Vanishing crocodiles

According to WWF-Pakistan, crocodile population has seen a significant drop of 30% to 35% over the past two decades

May 20, 2024


In recent years, the marsh crocodile population in Pakistan has experienced a precipitous decline, a trend that wildlife experts attribute to a host of climate change-induced factors. As temperatures rise and rainfall patterns become increasingly erratic, the once-thriving ecosystems that have long been home to these iconic reptiles are undergoing profound transformations, pushing them to the brink of extinction.

According to WWF-Pakistan, the crocodile population has seen a significant drop of 30% to 35% over the past two decades, with current estimates ranging between 700 and 1,000 individuals. At the heart of this decline lie the far-reaching impacts of erratic weather patterns, rising temperatures and habitat fragmentation, which have conspired to disrupt the delicate balance of natural landscapes. From Sindh to Balochistan, these once-thriving habitats are now battlegrounds in a struggle for ecological resilience against the ravages of a changing climate. As marsh crocodile populations dwindle, so too do the ecological services they provide. These reptiles play a vital role in maintaining the health and integrity of their ecosystems, regulating prey populations and contributing to nutrient cycling. Their decline not only jeopardises the biodiversity of Pakistan’s waterways but also undermines the resilience of entire ecosystems.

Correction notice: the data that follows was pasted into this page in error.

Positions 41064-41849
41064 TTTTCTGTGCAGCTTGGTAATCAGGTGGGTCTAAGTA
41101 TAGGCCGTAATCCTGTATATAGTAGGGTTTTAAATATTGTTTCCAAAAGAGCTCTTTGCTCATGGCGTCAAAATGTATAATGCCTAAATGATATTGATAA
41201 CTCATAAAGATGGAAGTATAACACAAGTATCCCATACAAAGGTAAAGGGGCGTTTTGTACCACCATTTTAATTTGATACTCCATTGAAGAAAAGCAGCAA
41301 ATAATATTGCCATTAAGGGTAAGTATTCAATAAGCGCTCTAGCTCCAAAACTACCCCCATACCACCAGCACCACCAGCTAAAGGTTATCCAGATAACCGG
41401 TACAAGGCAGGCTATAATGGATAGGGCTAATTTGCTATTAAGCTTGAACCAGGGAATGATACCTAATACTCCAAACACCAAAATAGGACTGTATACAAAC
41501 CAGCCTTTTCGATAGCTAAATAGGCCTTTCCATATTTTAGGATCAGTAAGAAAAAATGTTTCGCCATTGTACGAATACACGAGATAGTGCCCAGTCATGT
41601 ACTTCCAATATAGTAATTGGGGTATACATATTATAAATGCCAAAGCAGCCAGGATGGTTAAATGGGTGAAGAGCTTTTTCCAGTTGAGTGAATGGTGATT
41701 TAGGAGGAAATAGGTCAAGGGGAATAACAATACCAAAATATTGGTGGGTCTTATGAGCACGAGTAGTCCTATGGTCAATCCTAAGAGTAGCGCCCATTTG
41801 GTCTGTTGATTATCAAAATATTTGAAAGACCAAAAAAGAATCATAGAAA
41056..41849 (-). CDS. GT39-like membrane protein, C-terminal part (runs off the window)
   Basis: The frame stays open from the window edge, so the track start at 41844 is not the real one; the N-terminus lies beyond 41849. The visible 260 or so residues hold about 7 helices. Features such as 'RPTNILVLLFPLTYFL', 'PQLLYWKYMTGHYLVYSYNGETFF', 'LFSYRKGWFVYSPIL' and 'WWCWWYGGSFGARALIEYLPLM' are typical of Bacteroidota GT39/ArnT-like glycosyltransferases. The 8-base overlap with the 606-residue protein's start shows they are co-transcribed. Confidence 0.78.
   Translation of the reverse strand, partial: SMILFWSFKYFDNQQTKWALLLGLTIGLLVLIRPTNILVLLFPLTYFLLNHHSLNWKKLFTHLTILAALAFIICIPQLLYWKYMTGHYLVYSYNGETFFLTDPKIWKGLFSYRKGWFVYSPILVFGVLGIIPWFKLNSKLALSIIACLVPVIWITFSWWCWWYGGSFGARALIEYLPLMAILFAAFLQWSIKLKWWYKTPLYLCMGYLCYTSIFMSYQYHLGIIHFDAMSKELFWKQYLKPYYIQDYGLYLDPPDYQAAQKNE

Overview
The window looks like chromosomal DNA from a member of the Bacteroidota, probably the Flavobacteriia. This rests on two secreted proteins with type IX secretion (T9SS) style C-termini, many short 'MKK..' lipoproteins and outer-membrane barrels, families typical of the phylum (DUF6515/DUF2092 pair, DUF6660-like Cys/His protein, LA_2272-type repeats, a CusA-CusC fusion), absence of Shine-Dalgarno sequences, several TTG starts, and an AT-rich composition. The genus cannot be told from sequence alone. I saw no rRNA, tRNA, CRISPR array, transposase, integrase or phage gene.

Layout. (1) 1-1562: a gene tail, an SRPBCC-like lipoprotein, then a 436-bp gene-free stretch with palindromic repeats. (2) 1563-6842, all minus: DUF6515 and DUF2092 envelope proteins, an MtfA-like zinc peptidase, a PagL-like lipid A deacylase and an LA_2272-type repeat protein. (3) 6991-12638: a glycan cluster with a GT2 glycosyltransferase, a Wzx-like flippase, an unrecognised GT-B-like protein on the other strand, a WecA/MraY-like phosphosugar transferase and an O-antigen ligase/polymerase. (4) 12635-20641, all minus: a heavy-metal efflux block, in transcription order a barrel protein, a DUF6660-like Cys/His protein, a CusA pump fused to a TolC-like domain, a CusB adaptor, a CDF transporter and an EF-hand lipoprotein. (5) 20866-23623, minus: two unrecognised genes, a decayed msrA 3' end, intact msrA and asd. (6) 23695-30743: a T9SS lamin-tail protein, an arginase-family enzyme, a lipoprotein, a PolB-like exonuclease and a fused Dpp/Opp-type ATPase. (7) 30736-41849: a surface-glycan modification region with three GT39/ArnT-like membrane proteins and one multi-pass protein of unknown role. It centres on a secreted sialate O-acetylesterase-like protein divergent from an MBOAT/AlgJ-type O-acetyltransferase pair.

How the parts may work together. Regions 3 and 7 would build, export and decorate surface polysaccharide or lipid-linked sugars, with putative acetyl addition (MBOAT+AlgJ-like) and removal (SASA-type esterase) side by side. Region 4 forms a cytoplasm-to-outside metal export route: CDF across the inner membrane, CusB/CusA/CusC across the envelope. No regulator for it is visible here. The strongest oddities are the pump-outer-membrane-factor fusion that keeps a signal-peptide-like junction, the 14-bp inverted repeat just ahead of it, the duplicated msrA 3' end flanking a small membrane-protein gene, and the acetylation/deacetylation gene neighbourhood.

To combat this decline, climate authorities should prioritise habitat restoration initiatives. Firstly, efforts should be made to restore critical crocodile habitats across the country, focusing on degraded wetlands, rivers and marshes. This includes allocating resources and manpower to restore these habitats, ensuring they provide suitable breeding grounds and prey populations for crocodiles. Additionally, the establishment of dedicated crocodile rescue and rehabilitation centres is essential. These centres should be equipped to handle injured or orphaned crocodiles, providing them with necessary medical care and facilitating their release back into the wild.

Published in The Express Tribune, May 20th, 2024.

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